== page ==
In August, John Oliver dedicated a segment of Last Week Tonight to investigating bias in medicine, uncovering this gem of an interview from CBS in 2014, featuring correspondent Lesley Stahl interviewing neuroscientist Larry Cahill. Cahill explained that for decades, medical research has excluded women under the assumption that findings in males can be applied to both sexes. Scientists are just now discovering that they often can’t. Case in point: Ambien was the first drug to have a different recommended dose for men and women after scientists showed that women’s bodies metabolize Ambien differently, leaving more of the drug in their bodies the next morning and risking longer-lasting drowsiness. But until recently, the fact that female bodies reacted differently to drug trials was thought to be noise in the data, not a cue for further research.
Cahill reflected that drawing conclusions based on study effects in men has long been the norm in medicine, leading to this exchange:
Lesley Stahl: If [they] want to understand me, they study you?
Larry Cahill: And here’s why they do that. Because there’s this assumption that you are me with pesky hormones.
The perspective that Cahill succinctly captures frames differences in female bodies as complications or anomalies, not notable circumstances worthy of study in their own right. This brings to mind the question: if “pesky hormones” was the mindset that scientists had about women in medical research, where do we struggle with an equivalent mindset in education? Do we imagine that some factors complicate broad-reaching findings on what works, when, in fact, they are critical to understanding what works in which circumstances? By focusing on what works for students on average, the education field often mistakes important anomalies for noise in the data—but more circumstance-based research and diverse, comprehensive data could help researchers move in a new, more informed direction.
From what works, to what works for whom
For good reason, the education sector is constantly oriented towards what’s shown to work (as opposed to what we imagine, hope, or pray might work). Randomized Control Trials (RCTs) have risen as the gold standard for research in education, but they typically only shed light on what is most likely to work on average, whereas educators need a deeper level of information to chart predictably effective paths for each student. As researcher Todd Rose argued in his book The End of Average, it’s a myth that the concept of “average” offers meaningful information, since people vary almost endlessly when it comes to how they learn—they’re full of “pesky hormones” (or more to the point in this case, pesky neurological, cognitive, and social differences).
For example, consider this brief from the What Works Clearinghouse describing an RCT study that analyzed the efficacy of an adaptive math software, finding that the software had “potentially positive effects on mathematics achievement for elementary school students.” Although a thorough, well-funded study like this signals promise, findings like these do not reliably tell us why some portion of students or certain classes likely didn’t fare as well whereas others fared far better.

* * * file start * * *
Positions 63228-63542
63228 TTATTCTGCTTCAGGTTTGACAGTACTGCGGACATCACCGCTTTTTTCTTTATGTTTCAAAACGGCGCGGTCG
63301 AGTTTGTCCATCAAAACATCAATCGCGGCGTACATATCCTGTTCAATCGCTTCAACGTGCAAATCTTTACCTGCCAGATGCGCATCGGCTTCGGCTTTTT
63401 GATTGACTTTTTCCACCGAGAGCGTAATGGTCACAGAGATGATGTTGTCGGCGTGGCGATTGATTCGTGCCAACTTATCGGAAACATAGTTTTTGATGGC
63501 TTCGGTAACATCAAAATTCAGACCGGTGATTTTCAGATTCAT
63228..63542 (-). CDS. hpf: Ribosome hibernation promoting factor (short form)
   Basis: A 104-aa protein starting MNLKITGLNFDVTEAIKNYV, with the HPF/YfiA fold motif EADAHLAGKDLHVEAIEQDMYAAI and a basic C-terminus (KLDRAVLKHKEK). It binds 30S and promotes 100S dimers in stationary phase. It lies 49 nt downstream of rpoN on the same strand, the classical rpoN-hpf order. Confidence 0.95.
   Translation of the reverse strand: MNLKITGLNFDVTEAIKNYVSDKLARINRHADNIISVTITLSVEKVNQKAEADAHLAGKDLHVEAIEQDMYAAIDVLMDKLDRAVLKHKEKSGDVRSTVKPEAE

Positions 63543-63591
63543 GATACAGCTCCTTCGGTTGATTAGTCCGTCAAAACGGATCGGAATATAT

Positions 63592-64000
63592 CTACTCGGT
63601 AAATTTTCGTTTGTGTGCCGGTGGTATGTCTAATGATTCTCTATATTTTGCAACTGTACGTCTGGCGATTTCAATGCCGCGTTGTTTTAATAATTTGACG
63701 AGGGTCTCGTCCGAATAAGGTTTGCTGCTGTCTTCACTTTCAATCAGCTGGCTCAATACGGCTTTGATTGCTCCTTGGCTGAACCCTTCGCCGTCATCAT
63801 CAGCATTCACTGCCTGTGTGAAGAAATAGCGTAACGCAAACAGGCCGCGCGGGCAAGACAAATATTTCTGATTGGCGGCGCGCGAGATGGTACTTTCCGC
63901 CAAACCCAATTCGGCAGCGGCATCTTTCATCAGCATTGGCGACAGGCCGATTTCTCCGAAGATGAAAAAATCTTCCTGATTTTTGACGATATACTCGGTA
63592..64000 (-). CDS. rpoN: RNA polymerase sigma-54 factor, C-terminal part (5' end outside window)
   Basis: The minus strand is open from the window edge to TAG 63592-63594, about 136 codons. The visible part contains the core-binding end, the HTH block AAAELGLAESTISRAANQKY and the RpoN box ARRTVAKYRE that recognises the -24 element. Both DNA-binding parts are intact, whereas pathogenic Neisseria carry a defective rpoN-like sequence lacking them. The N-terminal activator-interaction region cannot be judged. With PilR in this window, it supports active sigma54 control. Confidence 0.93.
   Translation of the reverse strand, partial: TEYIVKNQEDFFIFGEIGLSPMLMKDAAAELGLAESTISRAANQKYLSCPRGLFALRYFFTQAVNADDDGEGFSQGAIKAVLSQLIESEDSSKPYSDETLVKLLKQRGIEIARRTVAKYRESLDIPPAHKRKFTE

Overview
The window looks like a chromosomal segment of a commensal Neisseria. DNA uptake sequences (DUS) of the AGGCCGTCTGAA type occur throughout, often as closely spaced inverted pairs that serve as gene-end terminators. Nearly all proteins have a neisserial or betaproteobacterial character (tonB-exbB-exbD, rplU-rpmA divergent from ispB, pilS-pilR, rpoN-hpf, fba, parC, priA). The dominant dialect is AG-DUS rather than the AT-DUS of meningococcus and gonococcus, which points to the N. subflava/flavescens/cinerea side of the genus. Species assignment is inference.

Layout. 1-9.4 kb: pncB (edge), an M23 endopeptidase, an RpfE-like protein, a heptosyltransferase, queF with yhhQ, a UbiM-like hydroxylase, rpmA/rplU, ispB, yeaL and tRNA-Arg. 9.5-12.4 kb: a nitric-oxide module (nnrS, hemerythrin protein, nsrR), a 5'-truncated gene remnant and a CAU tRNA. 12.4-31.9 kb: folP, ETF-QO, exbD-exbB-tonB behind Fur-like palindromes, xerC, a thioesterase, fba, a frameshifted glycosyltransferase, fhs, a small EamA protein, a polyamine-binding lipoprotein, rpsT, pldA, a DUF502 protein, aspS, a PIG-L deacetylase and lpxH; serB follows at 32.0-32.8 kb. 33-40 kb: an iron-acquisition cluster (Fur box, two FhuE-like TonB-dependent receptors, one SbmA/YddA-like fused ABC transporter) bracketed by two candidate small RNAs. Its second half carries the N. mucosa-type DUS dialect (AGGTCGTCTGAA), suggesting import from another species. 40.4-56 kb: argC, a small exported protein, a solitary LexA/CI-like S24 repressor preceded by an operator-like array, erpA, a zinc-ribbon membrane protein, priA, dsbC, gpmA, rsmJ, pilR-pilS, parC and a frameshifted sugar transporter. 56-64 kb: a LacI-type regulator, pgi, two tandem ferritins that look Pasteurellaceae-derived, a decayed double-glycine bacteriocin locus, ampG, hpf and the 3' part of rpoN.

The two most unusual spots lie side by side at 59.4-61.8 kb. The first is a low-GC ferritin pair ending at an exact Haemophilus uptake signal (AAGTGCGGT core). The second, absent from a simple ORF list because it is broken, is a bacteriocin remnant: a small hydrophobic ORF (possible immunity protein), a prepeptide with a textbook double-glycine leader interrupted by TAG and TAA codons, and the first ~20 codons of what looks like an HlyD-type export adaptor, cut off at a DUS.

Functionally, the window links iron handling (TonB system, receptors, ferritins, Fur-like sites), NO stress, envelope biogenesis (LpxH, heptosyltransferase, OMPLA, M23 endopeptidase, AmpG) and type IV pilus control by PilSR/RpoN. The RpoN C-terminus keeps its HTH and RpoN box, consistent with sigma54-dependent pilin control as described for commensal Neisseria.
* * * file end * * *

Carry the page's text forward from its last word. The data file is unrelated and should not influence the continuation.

An effective research agenda for student-centered learning should move beyond merely identifying correlations of what works on average, and should articulate and test theories about how and why certain educational interventions work in different circumstances for different students.
Reimagining anomalies as opportunities
Part of moving beyond the average will require a new focus on the development of theories that explain why certain approaches do or do not work in certain circumstances. For example, do certain interventions work best for certain student populations at a certain point in their learning trajectory? Do particular software tools work better for practicing hard skills, whereas others excel at developing students’ abilities to persist through challenges?
Answering these questions means encouraging research that digs into anomalies—instances where the prevailing research cannot explain a certain result—to surface new explanations and refine our understanding of what drives individual learning. For decades, medical researchers have seen variations in drug trial results in women as anomalies that should be explained away. Instead, anomalies should be seen as opportunities to move beyond correlation to understand which circumstances predict success or failure of a given approach.
Moving towards this vision for education research—one that moves beyond a “pesky hormones” mindset—requires a commitment to new data systems that can fuel more circumstance-based research. To get to a place where research can more reliably tell us what works for whom, we need better, more collective knowledge on what’s happening in schools across many dimensions: context, school design, and outcomes. Our recently-launched Canopy project takes an initial step in this direction. By casting a wide net through a crowdsourcing process to surface a more diverse set of schools that are innovating, and cataloging each school’s model using a consistent data structure, Canopy data begins to move towards collective knowledge that can support better understanding of what works in what circumstances.
Researchers, funders, and policymakers should continue to develop better data systems that can capture circumstantial differences in schools working to reimagine the learning experience. That way, we won’t wake up in a few decades to an aging John Oliver heckling the education community about why, for too long, we averaged out some of the most important key factors in what makes or breaks the success of a given innovation.